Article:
Background One of the precursors of EHDN was the Riluzole-study performed from 1999 to 2004 in 44 centres in eight European countries. Results on Riluzole vs placebo were published in 2007.
Methods Now we did an extended re-evaluation of the data of in order to find prognostic factors influencing the speed of HD-progression. As statistical methodology a multiple linear regression model with backward elimination of variables was developed. Included were the 368 patients valid for efficacy and without data missing for regression. Outcome variable was a combined score derived with equal weights from motor function and total functional capacity subscores of UHDRS. As statistical software we used SAS Proc Mixed.
Results The following variables were removed from the model because they had no significant influence on the speed of progression:
▶ Study treatment Riluzole or placebo had no effect at all on progression (p=0.98).
▶ Patients with a higher Body Mass Index (BMI) had a slight tendency to faster progression (p=0.48).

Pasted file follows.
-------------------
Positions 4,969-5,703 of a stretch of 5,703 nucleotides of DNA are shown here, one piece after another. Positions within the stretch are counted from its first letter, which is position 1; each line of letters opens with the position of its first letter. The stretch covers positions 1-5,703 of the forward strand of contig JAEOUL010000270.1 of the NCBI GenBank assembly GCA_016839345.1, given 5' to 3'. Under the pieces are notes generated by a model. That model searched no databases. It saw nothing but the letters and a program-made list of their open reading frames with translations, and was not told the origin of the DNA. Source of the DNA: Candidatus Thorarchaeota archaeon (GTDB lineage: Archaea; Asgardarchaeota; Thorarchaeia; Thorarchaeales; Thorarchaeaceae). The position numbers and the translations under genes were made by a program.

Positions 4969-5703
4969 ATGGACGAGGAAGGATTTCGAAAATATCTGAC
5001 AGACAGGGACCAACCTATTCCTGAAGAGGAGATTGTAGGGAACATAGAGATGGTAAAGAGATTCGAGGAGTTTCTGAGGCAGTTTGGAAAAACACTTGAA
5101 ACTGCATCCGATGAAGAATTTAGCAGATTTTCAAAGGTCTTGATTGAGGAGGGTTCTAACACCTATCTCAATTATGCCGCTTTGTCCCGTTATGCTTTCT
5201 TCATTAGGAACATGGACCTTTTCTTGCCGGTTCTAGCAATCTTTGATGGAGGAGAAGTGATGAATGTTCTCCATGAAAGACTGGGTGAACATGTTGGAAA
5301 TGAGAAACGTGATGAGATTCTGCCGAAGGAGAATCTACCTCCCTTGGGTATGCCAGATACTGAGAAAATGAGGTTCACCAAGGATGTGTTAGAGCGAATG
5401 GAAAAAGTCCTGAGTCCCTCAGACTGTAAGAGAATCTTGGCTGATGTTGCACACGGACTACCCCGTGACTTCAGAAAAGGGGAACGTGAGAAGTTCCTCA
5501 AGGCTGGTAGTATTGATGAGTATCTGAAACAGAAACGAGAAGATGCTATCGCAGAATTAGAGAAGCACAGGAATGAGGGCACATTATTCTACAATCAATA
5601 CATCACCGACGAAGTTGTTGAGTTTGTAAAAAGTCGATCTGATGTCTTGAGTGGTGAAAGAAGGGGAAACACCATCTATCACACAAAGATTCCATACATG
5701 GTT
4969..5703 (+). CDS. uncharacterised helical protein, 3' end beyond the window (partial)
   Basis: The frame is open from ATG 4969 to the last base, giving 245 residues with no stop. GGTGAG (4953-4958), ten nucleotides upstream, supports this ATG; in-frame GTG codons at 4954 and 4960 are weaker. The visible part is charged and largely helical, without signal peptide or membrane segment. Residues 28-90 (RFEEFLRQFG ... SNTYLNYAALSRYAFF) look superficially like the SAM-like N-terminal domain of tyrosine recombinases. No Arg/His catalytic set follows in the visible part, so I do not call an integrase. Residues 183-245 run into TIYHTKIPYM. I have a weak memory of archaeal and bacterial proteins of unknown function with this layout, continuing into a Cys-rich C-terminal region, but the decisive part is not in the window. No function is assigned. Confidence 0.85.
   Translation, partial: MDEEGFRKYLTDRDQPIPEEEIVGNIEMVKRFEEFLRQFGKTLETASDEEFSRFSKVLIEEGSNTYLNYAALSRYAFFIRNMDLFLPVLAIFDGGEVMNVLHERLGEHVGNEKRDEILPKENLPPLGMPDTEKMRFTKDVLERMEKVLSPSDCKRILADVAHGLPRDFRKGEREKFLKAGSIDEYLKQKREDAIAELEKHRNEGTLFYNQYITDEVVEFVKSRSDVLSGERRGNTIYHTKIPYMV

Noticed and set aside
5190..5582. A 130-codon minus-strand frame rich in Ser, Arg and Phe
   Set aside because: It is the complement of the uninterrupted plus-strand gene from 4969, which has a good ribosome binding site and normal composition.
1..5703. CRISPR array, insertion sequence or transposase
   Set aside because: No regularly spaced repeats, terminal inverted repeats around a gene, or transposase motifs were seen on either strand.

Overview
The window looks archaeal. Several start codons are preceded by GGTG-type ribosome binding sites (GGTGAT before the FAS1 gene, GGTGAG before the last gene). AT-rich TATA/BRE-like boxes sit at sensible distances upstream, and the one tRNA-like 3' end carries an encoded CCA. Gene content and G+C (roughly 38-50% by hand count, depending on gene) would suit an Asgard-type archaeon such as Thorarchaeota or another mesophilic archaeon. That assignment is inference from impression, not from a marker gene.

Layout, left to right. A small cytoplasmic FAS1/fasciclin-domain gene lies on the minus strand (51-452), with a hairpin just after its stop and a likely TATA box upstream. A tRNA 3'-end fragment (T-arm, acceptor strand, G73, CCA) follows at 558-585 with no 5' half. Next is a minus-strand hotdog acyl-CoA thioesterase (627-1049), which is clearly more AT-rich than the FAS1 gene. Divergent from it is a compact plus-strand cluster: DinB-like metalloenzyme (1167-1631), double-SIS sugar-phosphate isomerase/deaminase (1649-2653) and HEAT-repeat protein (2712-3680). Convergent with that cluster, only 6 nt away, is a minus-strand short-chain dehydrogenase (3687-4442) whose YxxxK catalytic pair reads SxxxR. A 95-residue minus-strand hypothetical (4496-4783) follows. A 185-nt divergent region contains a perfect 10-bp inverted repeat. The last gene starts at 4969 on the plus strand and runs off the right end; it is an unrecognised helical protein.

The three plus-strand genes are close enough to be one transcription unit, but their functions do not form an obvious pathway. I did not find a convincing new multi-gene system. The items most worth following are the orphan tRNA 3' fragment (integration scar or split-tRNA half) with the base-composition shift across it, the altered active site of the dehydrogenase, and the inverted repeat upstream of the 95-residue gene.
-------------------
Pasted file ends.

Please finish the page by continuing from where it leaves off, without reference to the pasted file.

▶ Third variable removed from the model was gender, although the speed of progression was 1.9 times faster for males compared to females (p=0.20).
▶ If parents of the patient were affected then progression was slower (p=0.19).
The final model had the following variables:
1st The combined score at admission was by far most important. The worse the patient was at admission, the faster was progression (p<0.0001).
2nd The longer the CAG-repeat of allele 2, the faster was progression (p=0.0073).
3rd Progression was faster for older patients than for younger patients (p=0.013).
4th Possibly the age at onset of HD has influence on the speed of progression (p=0.068). The tendency is, the older the patient is at HD onset, the slower is progression.
The correlation between the speed of progression predicted by the model and the actually observed speed was r=0.78. Thus, r2=0.61, that is, 61% of the speed of progression of HD is determined by the mentioned four variables.
Discussion The goodness of fit with r2=0.61 is neither really good, nor really bad. Obviously, speed of progression of HD is not constant over time, it accelerates during the course of the disease.
- prognostic factors
- clinical trials